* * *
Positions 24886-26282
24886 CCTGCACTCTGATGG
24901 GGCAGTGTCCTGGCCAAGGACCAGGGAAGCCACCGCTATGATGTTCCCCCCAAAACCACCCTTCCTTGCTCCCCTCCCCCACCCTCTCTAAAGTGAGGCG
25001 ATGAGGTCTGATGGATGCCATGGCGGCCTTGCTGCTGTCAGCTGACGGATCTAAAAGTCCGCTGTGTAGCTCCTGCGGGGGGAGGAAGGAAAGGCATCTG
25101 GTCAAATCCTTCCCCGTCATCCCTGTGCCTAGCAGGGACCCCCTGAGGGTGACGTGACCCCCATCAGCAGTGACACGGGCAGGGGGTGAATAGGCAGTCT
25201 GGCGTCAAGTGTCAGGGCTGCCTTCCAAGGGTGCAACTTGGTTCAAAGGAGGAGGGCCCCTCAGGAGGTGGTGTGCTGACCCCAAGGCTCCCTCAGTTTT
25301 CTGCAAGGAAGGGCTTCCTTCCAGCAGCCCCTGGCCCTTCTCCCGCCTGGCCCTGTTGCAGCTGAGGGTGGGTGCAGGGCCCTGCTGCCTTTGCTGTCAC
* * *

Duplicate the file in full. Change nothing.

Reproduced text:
Positions 24886-26282
24886 CCTGCACTCTGATGG
24901 GGCAGTGTCCTGGCCAAGGACCAGGGAAGCCACCGCTATGATGTTCCCCCCAAAACCACCCTTCCTTGCTCCCCTCCCCCACCCTCTCTAAAGTGAGGCG
25001 ATGAGGTCTGATGGATGCCATGGCGGCCTTGCTGCTGTCAGCTGACGGATCTAAAAGTCCGCTGTGTAGCTCCTGCGGGGGGAGGAAGGAAAGGCATCTG
25101 GTCAAATCCTTCCCCGTCATCCCTGTGCCTAGCAGGGACCCCCTGAGGGTGACGTGACCCCCATCAGCAGTGACACGGGCAGGGGGTGAATAGGCAGTCT
25201 GGCGTCAAGTGTCAGGGCTGCCTTCCAAGGGTGCAACTTGGTTCAAAGGAGGAGGGCCCCTCAGGAGGTGGTGTGCTGACCCCAAGGCTCCCTCAGTTTT
25301 CTGCAAGGAAGGGCTTCCTTCCAGCAGCCCCTGGCCCTTCTCCCGCCTGGCCCTGTTGCAGCTGAGGGTGGGTGCAGGGCCCTGCTGCCTTTGCTGTCAC